Other features and advantages will hereinafter appear.
In the drawings:
FIG. 1 is a fragmentary axial section of a switch construction of the type adapted for use with the self-adapting mechanism of the present invention, showing the various parts in a circuit closing position.
FIG. 2 is a fragmentary axial section of the switch of FIG. 1, with the actuator plunger having been initially depressed part way toward its fully circuit opening position.
FIG. 3 is a similar view, partly in axial section and partly in elevation, showing the plunger of the switch in a fully depressed, circuit opening position.
FIG. 4 is a plan view of one of the electrical terminal and connector means employed in the switch of FIGS. 1-3.
FIG. 5 is an edge view of the terminal and connector means of FIG. 4.
FIG. 6 is a view, partly in axial section and partly in elevation, of the plunger employed in the switch of FIGS. 1-3.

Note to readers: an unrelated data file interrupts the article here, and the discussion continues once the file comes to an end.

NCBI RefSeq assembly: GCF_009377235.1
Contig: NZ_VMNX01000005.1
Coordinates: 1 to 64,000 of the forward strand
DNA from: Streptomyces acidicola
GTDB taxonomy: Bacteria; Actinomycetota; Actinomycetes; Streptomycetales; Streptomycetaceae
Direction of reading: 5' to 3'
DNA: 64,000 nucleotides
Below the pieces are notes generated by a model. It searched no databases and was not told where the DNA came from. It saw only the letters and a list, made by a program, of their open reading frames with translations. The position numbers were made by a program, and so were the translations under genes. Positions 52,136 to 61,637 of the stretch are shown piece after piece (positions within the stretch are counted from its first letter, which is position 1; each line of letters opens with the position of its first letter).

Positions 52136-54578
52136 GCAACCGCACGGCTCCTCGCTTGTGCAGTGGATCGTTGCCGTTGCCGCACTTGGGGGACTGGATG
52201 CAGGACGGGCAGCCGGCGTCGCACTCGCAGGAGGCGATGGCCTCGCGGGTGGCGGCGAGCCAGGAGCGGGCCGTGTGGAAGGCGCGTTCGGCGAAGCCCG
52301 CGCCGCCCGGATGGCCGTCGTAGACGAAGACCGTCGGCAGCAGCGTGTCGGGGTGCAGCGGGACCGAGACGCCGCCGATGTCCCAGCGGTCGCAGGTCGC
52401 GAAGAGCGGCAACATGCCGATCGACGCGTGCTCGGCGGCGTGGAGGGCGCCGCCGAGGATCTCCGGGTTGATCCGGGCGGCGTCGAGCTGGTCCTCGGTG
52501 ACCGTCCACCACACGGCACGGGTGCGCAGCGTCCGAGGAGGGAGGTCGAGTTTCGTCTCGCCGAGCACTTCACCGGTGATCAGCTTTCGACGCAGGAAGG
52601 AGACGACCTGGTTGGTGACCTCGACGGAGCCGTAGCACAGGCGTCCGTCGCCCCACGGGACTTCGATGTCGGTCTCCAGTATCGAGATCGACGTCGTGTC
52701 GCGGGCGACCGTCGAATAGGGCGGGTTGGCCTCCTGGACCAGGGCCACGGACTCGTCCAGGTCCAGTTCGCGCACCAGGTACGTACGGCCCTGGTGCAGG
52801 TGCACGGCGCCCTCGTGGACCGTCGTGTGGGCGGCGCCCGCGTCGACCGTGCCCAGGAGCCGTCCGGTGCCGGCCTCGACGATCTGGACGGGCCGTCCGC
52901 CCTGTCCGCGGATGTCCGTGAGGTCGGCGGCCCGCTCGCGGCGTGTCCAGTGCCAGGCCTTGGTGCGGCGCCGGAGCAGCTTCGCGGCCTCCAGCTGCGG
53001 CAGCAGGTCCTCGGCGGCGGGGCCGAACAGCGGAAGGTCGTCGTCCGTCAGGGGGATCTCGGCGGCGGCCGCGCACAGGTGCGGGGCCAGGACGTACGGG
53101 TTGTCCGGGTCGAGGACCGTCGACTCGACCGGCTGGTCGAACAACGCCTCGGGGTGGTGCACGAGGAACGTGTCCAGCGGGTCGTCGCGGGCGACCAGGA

FIG. 7 is a left end elevation of the plunger of FIG. 6.
FIG. 8 is a section taken on the line 8--8 of FIG. 6.
FIG. 9 is an axial section of the contact cup or movable abutment member employed in the switch of FIGS. 1-3. The view is taken on the line 9--9 of FIG. 10.
FIG. 10 is a left end elevation of the cup of FIG. 9.
FIG. 11 is a right end elevation of the cup of FIGS. 9 and 10.
FIG. 12 is an axial section of a contactor portion of the housing of the switch of FIGS. 1-3. The view is taken on the line 12--12 of FIG. 13.
FIG. 13 is a left end elevation of the housing portion shown in FIG. 12.
FIG. 14 is a right end elevation of the housing portion shown in FIGS. 12 and 13.
FIG. 15 is a plan view of the other of two terminals and connector means employed in the switch of FIGS. 1-3.
FIG. 16 is an edge view of the terminal and connector means of FIG. 15.
FIG. 17 is an axial section of a molded plastic portion of the housing of the switch of FIGS. 1-3.
FIG. 18 is an axial section of the housing portion of FIG. 17, taken at 90° with respect thereto.
FIG. 19 is a left end elevation of the housing portion of FIGS. 17 and 18, employed with the switch of FIGS. 1-3.
FIG. 20 is a right end elevation of the housing portion of FIGS. 17-19, employed with the switch of FIGS. 1-3.